Nice weather for ducks

It was so exciting. My first proper mission for the team. I was being sent to a very important position on the route, critical in fact! If I didn’t do my job the whole race was in jeopardy. “Don’t let them pass you, make sure they go up the hill through the trees”, was the instruction. The weight of responsibility was immense, and I felt it the whole way up to the drop-off point in the DWMRT Land Rover, my first trip in a team vehicle and very exciting in its own right. As we approached our ‘critical’ positions on foot, I was dropped off by Stuart, a grizzled veteran of many events, who left me with the immortal parting words, “I hope you have your rain gear”. Rain gear? What do you mean, it’s not…oh.



The rain came down mercilessly. It wasn’t long before I was wet through. My personal kit was not up to the task at all, and I hadn’t been issued with the coveted ‘team jacket’ yet, as I was still in training. I thought to myself, ‘who in their right mind would be out running on a day like this? This will be a washout, no-one will turn up!’ Then, out the mist came the first runner, past me in a flash, and before I had the chance to say ‘go up the h…’ he was gone, slipping briefly on the mud before being swallowed up by the forest, his footsteps fading into the distance. Well, at least one person turned up. But it wasn’t long before he was followed by a couple more, then a few, then a dozen, and soon hundreds of runners, women and men of all ages, some covering the ground easily, some struggling with the conditions, but all driving on past me with a single purpose, to reach the promised land of a dry towel and a hot burger back at the finish line.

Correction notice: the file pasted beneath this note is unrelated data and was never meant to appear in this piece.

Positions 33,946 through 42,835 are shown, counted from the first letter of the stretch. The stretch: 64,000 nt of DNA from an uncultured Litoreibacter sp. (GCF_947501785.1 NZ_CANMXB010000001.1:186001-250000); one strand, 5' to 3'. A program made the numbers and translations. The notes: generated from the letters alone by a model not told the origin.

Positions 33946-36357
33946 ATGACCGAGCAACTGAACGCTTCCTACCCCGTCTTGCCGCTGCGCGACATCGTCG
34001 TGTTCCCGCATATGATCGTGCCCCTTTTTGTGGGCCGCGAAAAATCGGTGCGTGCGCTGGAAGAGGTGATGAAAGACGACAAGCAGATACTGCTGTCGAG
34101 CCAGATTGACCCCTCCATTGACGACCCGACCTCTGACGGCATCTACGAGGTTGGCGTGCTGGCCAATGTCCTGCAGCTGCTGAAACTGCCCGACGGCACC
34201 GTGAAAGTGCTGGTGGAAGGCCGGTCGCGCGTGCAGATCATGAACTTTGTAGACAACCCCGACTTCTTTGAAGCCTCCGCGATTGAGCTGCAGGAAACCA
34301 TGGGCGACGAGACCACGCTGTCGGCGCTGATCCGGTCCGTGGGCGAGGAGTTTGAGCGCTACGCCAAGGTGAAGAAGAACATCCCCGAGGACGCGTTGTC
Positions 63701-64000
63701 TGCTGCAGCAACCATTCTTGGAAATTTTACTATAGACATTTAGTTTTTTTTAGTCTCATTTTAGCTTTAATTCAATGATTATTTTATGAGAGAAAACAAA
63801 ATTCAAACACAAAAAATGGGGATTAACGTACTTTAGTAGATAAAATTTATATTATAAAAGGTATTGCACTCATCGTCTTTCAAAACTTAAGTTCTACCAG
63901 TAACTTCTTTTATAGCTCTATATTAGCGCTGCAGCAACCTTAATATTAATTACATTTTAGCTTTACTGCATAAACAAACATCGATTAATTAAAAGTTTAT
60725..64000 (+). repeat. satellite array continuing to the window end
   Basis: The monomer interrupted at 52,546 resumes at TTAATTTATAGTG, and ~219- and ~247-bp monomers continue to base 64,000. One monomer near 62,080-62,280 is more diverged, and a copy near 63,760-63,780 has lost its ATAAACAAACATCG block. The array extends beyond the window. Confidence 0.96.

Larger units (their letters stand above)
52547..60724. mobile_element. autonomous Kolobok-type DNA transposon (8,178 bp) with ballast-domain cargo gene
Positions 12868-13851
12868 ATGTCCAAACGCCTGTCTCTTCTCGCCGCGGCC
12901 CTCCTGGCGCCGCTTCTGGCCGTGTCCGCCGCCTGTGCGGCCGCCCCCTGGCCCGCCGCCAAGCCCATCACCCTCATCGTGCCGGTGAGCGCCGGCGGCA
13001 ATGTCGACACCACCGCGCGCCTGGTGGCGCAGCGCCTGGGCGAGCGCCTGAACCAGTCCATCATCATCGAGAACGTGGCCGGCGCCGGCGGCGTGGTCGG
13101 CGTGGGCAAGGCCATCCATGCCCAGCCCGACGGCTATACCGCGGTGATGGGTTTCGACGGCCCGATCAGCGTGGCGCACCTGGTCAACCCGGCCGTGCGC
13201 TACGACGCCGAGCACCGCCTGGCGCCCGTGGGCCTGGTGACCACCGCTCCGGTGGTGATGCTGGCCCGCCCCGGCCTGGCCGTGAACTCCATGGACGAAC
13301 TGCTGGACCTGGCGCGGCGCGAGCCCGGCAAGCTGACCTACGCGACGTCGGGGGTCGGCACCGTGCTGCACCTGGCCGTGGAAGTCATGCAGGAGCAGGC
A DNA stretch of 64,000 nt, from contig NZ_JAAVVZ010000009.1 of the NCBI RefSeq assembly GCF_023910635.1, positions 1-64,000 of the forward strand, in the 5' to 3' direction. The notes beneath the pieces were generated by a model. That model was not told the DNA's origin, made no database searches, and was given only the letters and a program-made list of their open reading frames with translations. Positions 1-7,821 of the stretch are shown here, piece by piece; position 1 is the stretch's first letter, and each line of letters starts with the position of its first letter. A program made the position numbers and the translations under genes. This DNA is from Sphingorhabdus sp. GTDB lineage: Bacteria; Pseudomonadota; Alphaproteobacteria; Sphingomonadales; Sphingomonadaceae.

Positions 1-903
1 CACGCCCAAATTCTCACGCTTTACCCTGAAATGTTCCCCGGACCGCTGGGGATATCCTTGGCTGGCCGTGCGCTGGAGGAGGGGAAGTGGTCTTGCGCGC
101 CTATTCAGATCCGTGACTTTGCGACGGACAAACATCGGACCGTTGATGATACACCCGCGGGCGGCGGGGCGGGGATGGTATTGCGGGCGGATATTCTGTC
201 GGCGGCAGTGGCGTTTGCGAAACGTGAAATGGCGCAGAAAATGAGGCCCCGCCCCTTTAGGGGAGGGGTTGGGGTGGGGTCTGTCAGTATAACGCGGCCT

As I stood and watched, giving the occasional critical guidance to ‘go up the hill through the trees’, I was struck by the tenacity of the competitors, and how it really must have been a higher purpose that got them out of the house that wild Saturday afternoon in November, and into the maelstrom. I stopped yelling instructions, and started yelling “thanks for the support”, receiving wall to wall grins and the occasional thumbs up as the runners passed me by. As the last, dedicated few came into view, I could see the sweeper behind them and knew it was almost time to pack up. One woman slowed to a walk, and stopped for a second. ‘Up the hill’ she asked, I nodded and said thanks. She looked up at the sky, smiled again and before continuing up the hill, mumbled half to me and half to the elements…’nice weather for ducks’.


Join us on 10 November 2018 at the GAP, where hopefully the weather will be kinder for human beings in running gear!


We will have jellies!!!!




The Author:

Stephen lives in Wicklow has been a member of DWMRT for three years. Being a rescue team member enables him to combine his passion for volunteering and helping others, with his lifelong love for the mountains.

He is heading to the Himalayas and Island Peak in the Autumn, where he hopes to wear his favorite bright Orange RTL t-shirt to the summit, more on that to come.



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